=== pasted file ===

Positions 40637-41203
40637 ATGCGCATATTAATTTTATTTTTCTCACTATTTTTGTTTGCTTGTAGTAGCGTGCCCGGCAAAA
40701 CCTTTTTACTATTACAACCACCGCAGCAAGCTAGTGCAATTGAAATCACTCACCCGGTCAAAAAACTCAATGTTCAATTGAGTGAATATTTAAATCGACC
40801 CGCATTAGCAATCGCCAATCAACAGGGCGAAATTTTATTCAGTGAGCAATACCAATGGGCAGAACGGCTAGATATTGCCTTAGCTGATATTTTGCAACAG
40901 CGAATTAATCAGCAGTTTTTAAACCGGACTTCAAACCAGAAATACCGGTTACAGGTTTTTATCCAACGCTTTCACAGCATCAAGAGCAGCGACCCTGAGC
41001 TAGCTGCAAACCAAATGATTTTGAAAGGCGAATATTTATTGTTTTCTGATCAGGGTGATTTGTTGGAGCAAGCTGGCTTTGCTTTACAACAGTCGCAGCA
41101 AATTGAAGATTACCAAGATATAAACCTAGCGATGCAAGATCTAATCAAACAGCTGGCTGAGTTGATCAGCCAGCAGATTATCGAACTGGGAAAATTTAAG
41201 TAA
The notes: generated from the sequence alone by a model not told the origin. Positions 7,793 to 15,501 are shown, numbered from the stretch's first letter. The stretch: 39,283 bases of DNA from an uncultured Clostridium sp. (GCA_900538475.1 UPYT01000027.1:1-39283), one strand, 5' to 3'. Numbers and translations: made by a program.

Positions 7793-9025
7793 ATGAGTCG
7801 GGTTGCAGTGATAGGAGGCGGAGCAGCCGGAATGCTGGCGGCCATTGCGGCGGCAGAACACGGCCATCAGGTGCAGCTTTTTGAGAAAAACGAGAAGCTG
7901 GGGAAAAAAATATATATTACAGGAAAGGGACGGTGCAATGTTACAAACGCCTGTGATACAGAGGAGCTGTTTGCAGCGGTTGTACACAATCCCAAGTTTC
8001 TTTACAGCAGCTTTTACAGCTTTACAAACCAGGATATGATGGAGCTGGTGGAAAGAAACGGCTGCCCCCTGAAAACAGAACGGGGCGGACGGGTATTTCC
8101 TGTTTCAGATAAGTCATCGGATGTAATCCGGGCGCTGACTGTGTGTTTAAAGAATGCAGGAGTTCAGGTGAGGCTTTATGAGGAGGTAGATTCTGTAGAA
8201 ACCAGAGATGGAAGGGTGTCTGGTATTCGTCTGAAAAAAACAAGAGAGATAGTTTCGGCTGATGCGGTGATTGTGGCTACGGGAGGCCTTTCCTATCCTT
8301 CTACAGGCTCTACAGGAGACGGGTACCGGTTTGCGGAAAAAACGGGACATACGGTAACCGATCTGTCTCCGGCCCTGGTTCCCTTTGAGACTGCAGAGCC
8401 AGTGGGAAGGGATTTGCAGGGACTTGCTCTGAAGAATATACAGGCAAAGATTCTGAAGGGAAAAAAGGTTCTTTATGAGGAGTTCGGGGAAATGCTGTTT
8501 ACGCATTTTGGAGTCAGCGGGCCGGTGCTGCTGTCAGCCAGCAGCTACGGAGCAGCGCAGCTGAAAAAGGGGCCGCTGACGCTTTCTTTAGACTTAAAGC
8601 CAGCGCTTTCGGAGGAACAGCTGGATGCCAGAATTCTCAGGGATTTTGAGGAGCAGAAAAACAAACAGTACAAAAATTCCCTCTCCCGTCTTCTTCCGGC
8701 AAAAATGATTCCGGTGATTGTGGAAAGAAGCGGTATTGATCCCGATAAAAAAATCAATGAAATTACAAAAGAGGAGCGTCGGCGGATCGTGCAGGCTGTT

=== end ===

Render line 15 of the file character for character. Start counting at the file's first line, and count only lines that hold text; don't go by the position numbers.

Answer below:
8101 TGTTTCAGATAAGTCATCGGATGTAATCCGGGCGCTGACTGTGTGTTTAAAGAATGCAGGAGTTCAGGTGAGGCTTTATGAGGAGGTAGATTCTGTAGAA